In the recent Q3 2013 earnings call while Facebook posted $2.02 billion in revenue with earnings of $0.25 a share, the social network for the first time admitted that teens are showing less interest to the network. Now according to TOI, Facebook has also stated that an estimated 14.3 crore accounts on the popular social networking site Facebook may be false or duplicate, with a major chunk of them coming from developing markets like India and Turkey.
The network that boasts of having 728 million Daily Active Users (DAUs) for the quarter, a 25% increase on year-over-year (YOY), fake or duplicates accounts has been a known issue. However for the first time Facebook has accepted that the growth of fake accounts are more in developing countries like India and Turkey, as compared to developed markets UK and US.
“We estimate, for example, that duplicate accounts may have represented between approximately 4.3-7.9 percent of our worldwide Monthly Active Users (MAUs) during the nine months ended September 30, 2013,” was added by Facebook during the SEC filing for the quarter which ended on September 30, 2013.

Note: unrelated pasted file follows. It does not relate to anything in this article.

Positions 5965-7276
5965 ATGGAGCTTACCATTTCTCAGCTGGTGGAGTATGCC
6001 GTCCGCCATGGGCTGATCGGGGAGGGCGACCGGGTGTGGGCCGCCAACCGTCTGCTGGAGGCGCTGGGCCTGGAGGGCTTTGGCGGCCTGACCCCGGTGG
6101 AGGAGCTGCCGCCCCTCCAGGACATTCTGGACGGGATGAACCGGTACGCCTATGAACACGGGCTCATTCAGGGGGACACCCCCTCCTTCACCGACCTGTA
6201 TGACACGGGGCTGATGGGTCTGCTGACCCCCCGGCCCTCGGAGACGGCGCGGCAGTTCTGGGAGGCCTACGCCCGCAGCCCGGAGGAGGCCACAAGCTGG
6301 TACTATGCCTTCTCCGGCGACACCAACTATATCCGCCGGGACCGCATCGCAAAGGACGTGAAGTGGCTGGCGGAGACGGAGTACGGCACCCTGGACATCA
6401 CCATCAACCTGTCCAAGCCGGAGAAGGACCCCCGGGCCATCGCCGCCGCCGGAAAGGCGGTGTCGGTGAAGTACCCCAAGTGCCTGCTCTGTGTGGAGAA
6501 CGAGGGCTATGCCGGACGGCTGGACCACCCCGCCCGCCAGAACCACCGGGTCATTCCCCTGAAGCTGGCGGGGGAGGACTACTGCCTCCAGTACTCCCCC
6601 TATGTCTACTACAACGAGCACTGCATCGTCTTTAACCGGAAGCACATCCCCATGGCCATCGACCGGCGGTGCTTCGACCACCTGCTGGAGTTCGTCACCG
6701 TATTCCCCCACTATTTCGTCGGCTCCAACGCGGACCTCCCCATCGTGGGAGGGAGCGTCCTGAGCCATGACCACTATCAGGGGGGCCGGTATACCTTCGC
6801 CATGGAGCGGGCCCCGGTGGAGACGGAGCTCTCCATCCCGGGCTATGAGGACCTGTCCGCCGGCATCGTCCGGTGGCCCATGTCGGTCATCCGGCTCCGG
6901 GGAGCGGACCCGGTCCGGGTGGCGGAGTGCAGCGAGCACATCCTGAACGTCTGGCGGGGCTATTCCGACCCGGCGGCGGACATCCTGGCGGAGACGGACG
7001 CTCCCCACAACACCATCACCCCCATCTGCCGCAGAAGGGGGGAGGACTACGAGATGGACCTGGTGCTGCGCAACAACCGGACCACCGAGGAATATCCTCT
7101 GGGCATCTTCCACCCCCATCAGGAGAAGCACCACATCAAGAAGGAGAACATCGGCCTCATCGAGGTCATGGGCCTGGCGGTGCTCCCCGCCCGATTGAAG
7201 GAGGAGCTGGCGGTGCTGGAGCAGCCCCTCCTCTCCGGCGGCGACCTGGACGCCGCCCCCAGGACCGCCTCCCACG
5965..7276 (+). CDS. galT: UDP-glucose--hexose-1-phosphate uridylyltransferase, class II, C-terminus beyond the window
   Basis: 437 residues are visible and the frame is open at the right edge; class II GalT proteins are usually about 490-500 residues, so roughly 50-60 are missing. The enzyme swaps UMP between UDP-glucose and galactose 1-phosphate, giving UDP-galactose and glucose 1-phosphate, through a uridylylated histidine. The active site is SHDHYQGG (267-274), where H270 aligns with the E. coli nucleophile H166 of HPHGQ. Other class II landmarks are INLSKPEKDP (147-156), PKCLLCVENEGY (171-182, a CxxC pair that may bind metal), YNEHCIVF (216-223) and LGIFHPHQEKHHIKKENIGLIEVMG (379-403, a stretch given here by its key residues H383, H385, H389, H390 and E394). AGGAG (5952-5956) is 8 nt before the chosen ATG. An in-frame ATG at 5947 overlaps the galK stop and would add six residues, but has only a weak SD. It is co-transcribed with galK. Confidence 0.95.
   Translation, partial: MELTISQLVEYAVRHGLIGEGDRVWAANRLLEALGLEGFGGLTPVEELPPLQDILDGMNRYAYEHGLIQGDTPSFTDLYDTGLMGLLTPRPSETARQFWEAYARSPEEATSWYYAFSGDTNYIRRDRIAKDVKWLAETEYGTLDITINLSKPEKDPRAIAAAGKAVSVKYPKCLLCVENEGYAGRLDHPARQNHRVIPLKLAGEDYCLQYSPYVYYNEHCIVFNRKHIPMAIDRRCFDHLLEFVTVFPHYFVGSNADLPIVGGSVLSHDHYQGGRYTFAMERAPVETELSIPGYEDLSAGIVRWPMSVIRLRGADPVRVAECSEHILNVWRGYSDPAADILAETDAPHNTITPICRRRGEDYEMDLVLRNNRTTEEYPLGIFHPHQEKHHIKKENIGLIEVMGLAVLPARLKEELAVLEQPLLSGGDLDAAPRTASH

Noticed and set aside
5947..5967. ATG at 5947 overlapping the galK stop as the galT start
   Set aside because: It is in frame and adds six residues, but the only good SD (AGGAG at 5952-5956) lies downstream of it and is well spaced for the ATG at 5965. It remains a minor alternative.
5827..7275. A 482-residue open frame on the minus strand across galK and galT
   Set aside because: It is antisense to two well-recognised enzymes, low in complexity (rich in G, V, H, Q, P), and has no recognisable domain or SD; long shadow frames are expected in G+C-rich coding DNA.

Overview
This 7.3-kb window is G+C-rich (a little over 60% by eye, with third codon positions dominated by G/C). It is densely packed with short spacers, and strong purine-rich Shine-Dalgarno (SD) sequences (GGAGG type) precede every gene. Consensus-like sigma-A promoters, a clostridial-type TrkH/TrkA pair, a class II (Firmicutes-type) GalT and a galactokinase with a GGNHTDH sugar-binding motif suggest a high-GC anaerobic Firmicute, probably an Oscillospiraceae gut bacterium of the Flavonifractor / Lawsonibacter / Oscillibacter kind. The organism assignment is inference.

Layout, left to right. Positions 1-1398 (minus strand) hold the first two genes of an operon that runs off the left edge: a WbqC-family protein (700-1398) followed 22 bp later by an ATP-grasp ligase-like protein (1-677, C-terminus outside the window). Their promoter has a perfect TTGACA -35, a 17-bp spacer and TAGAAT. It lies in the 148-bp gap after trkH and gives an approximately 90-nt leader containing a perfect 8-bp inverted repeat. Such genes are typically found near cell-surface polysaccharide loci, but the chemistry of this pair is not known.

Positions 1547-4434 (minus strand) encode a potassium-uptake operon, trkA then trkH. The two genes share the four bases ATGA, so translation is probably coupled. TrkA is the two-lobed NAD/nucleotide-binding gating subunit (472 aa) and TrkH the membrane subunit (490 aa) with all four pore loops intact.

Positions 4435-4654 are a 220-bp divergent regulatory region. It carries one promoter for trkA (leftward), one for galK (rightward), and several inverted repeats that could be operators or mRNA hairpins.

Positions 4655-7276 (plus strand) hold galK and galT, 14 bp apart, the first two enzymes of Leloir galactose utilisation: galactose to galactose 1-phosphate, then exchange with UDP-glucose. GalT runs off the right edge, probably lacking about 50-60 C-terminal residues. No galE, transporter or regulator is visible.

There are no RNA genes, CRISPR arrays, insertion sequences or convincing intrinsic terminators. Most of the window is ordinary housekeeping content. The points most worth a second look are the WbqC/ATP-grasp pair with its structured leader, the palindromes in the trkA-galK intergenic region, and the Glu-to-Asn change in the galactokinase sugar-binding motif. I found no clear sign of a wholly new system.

Giving more details on how the social networking giant takes the false accounts into consideration, it added that, “We also seek to identify false accounts, which we divide into two categories – User-Misclassified accounts and Undesirable accounts.”
According to Facebook – User-Misclassified accounts is where users create personal profiles for a business, organization or non-human entity such as a pet. According to Facebook guidelines for such entities one should open up a business page rather than use personal profile.
Undesirable accounts are the ones that Facebook determines as intended to be used for purposes that violate its terms of service like spamming.
Based upon this, the network that witnessed 1.19 billion MAUs in Q3, an 18% increase on YOY, further shared in the filing, “During the nine months ended September 30, 2013, for example, we estimate user-misclassified accounts may have represented between approximately 0.8-2.1 per cent of our worldwide MAUs and undesirable accounts may have represented between approximately 0.4-1.2 per cent of our worldwide MAUs.”
Though Facebook has not given the exact percentage of fake users being piled up from individual accounts but it has been a flourishing business of buying likes from developing countries. On the contrary, Facebook has posted a robust growth with mobile leading with an approximate earnings of 49% of the advertising revenue. A positive growth of 8% compared to Q2 2013. The user base that saw a spike to 1.19 billion was aided by growth in emerging markets like India and Brazil.
It is becoming evident with every passing quarter that Facebook has to come up clear with real growth numbers minus the fake and duplicate accounts, while placing stronger checks to stop their growth, which is already being challenged with a new set of existing challenges.